In 1993 George Ritzer first published his first edition of "The Mcdonaldization of society". In principal it drew on the works of Weber and Mannheim, in the rationalisation of modern society, but brought stark examples of this happening in today's society. He uses the analogy that like fast food chain Macdonald's ,where everything is standardised, controlled, calculable, predicable and efficient, society is taking on these values and slowly rationalising society hence the term "Mcdonaldization" . I will critically evaluate this theory put forward by Ritzer.Firstly it is important to define what Ritzer means by Mcdonaldization, in his book1 he states that he uses McDonalds restaurants as a paradigm for the process of the modern rationalisation, hence the term Mcdonaldization.

It involves the increase in efficiency, calculability, predictability and control via the increased use of non-human technology. He admits this has advantages but also many important drawbacks including homogeneity, dehumanisation of society. It is these irrationalities of rationality's that Ritzer sees at the heart of Mcdonaldization. It is the four principal areas of Mcdonaldization Efficiency, Control, predictability and calcubilityWeber thought that socialism would rationalise society forming an iron-cage2 of regulation which people could not escape, so he sided with capitalism because he thought it would only rationalise bit by bit and this would make it easier for people to escape the "cage".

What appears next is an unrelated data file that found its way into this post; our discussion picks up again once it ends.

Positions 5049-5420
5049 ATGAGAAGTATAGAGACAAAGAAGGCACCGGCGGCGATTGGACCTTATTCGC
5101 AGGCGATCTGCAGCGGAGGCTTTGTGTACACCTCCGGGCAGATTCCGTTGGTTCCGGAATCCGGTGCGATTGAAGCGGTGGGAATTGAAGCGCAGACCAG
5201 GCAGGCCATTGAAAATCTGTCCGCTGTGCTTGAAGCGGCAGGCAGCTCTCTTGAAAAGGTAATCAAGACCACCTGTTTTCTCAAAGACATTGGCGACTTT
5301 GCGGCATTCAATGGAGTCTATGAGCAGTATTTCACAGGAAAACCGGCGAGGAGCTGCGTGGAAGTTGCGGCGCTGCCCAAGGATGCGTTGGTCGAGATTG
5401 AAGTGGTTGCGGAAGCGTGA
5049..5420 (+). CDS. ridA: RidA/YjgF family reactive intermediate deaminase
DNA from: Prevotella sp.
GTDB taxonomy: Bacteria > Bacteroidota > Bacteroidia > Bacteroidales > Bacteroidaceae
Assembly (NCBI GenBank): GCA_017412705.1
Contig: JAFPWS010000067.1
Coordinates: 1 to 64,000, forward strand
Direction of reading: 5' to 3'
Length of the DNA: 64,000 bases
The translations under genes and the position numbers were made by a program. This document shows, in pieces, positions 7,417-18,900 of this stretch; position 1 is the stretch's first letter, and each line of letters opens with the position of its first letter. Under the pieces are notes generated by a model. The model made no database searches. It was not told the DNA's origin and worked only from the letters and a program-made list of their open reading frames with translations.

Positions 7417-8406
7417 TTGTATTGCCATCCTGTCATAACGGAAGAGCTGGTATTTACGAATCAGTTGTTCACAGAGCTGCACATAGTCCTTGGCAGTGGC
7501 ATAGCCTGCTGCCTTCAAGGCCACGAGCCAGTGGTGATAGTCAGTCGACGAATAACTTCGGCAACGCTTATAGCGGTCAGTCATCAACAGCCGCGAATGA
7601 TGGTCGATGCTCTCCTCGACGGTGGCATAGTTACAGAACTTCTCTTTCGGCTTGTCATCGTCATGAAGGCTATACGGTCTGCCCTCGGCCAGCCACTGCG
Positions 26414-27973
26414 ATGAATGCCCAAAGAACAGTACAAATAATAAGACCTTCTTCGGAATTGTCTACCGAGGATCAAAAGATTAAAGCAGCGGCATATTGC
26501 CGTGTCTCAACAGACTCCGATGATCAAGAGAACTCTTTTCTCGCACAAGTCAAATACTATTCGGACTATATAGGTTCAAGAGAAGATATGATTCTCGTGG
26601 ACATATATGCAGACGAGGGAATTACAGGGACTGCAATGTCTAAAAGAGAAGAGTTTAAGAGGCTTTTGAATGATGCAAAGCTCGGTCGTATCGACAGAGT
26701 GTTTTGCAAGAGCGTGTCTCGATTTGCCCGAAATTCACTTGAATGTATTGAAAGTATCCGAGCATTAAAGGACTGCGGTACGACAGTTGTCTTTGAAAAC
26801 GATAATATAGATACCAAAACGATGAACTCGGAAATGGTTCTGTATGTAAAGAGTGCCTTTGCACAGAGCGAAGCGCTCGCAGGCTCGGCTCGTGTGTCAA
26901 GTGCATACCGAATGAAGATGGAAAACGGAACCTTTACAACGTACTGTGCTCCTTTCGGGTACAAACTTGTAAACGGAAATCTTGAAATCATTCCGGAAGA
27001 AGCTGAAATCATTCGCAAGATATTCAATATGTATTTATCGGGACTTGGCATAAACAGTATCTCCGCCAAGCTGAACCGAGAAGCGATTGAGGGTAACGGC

Ritzer on the other hand thinks that the "cage" is being built by rationalisation brought about by capitalism, and that the scourge of rationalisation is seeping into schools and everyday life, repressing individuality and independent thought, and building this "iron cage" slowly but sufficiently for people not to notice. Chapter 2 in Ritzer's book is even called "From the iron cage to the fast food factory".Another rationalisation theorist Mannheim believed that eventually people would learn to self-regulate3 and self-rationalise so therefore not needing the guiding hand of institutions, and thus the societal wide rationalisation would take place without thought. This is what Ritzer's theory draws on, he states that the self-rationalisation is growing rapidly in society and uses McDonalds as an example of the extent of this growth.

The first feature of Mcdonaldization Ritzer states is efficiency. He states "The choice of the optimum means to an end" is efficiency for the owner of the means of production or the firm, but highly inefficient for the customer. For example he sees the element of "unpaid work" a huge problem, this is where a customer may place packaging in the bin after eating the contents in McDonalds, this should be done by paid members of staff not the unpaid customer. This element of behaviour can easily be explained by courtesy, most people can see the demeaning jobs people do within McDonalds and so subconsciously help them by putting their mess away and not having someone do it for them.